2. Suffering through difference from the world. "For the time past may suffice to have wrought the desire of the Gentiles," etc. We have here a true picture of the pagan character, and it is hardly possible for us to imagine the contrast which was manifest when such a one became converted to Christ. Glaring evils had to be renounced at once, lifelong associations had to be severed at a blow. That was the case here; and what was the result? They were evil spoken of, and that is where the suffering always comes in when we break with wrong associations. We shall be thought strange by others, and shall seem to be condemning them, assuming that we are better than they. And to be misjudged, misrepresented, reviled, is suffering; but, as Christians, there is no help for it, we must sever ourselves from what is worldly.

3. Suffering through, spiritual discipline. "For unto this end was the gospel preached even to the dead" etc. The word "dead" here must be taken to mean those who are dead whilst they live. But. even with that alteration, it is difficult to see clearly what the verse means. Now it is said that the construction of the Greek allows of the insertion of the word "although;" just as in a passage in Romans 6:17, which we never read without mentally inserting the word "although." If that be so, the meaning is evident: "For to this end was the gospel preached even to them who were dead in sins, than [although] they might be judged, condemned, persecuted, put to death according to men in the flesh, they might live according to God in the spirit." Spiritual life is God's end with us, let men do with us what they may. And the spiritual life is often developed by means of what men do to us. Every act of persecution is to be followed by a deeper peace, a holier purity, a higher power.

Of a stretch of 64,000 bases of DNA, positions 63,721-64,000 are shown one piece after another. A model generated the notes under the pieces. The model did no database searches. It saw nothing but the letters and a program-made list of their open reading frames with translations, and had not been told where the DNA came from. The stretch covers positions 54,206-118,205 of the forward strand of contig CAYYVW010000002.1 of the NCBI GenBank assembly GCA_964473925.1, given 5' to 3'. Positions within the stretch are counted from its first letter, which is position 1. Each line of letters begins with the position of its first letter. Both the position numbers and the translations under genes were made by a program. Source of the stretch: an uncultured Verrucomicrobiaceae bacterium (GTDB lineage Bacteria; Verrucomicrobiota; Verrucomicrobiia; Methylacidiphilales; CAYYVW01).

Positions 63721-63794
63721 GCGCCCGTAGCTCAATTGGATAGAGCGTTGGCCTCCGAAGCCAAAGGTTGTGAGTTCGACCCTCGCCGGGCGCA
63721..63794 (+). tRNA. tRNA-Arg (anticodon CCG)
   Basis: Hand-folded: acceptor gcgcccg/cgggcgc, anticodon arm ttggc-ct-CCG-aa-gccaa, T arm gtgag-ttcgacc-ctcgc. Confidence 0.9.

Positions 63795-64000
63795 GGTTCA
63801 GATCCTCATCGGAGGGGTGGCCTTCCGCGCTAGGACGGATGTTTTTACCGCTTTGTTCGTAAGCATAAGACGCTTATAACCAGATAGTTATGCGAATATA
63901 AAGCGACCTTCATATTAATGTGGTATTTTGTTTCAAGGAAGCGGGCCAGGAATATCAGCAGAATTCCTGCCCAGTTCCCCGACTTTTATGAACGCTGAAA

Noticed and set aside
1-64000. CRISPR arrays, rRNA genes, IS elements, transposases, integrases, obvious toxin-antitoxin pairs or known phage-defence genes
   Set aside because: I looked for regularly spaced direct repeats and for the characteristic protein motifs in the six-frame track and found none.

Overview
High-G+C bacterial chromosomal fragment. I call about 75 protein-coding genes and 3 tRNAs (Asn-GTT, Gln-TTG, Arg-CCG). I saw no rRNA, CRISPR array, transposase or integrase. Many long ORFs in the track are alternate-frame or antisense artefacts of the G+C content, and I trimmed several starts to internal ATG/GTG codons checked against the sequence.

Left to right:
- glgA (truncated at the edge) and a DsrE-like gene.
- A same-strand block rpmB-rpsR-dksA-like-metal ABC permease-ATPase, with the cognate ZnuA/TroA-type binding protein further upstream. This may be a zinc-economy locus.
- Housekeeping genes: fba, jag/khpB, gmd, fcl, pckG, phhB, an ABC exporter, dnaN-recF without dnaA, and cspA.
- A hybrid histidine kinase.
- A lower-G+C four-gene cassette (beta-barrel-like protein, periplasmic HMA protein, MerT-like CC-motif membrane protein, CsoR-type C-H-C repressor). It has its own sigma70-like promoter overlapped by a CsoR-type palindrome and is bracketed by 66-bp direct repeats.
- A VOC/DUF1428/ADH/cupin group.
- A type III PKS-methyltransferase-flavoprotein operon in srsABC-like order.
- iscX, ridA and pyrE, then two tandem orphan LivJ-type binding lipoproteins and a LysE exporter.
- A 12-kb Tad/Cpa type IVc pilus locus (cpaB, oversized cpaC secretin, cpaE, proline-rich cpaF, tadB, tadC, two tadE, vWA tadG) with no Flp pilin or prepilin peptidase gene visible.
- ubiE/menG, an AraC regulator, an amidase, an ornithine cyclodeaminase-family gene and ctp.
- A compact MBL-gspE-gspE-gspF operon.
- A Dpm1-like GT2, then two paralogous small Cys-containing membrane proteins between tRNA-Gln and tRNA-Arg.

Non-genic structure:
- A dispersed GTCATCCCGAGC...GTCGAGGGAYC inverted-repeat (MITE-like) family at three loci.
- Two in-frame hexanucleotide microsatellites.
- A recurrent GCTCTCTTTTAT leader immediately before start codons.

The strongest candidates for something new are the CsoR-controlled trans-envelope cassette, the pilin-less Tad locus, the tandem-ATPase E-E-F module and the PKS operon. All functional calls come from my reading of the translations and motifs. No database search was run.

III. THE COMING END ASSISTS CHRIST'S PEOPLE TO BEAR SUFFERING IN A RIGHT SPIRIT. Looking at this superficially, some might think this a hard gospel; the follower of Christ is to arm himself with the expectation of suffering. But look what comes before, and what follows after this. What comes before? "Forasmuch as Christ hath suffered for us in the flesh." What follows it? "The end of all things is at hand." This hard demand stands between the cross and the crown; that makes all the difference.

1. The coming end calls us to estimate reasonably the extent of the sneering. Read it as it is in the Revised Version. "Be ye therefore of sound mind." The apostle is here calling the persecuted to regard their sufferings reasonably, in connection with the fact that "the end of all things is at hand." The earth-trials of God's people are, after all, but the momentary cloud in the day of heavenly sunshine, which shall have no evening, of which now in Christ we have the dawn.

2. The coming end calls us to vigilance lest we lose the coming blessing. That "coming end" wilt be the beginning of the glorified life - that life in which what we have sown here we shall reap; that life in which we may have "an entrance ministered to us abundantly," or in which we may be "saved yet so as by fire." Beware lest under the pressure of temptation you conform to the world, you be ashamed of Jesus, you refuse your cross, and thereby lose your crown. Suffering there must be; look to the end, anticipate the glory which it begins, and against all that would rob you of the fullness of that glory, watch unto prayer. - C.N.

Parallel Verses
KJV: Forasmuch then as Christ hath suffered for us in the flesh, arm yourselves likewise with the same mind: for he that hath suffered in the flesh hath ceased from sin;

WEB: Forasmuch then as Christ suffered for us in the flesh, arm yourselves also with the same mind; for he who has suffered in the flesh has ceased from sin;

The Flesh Rightly Used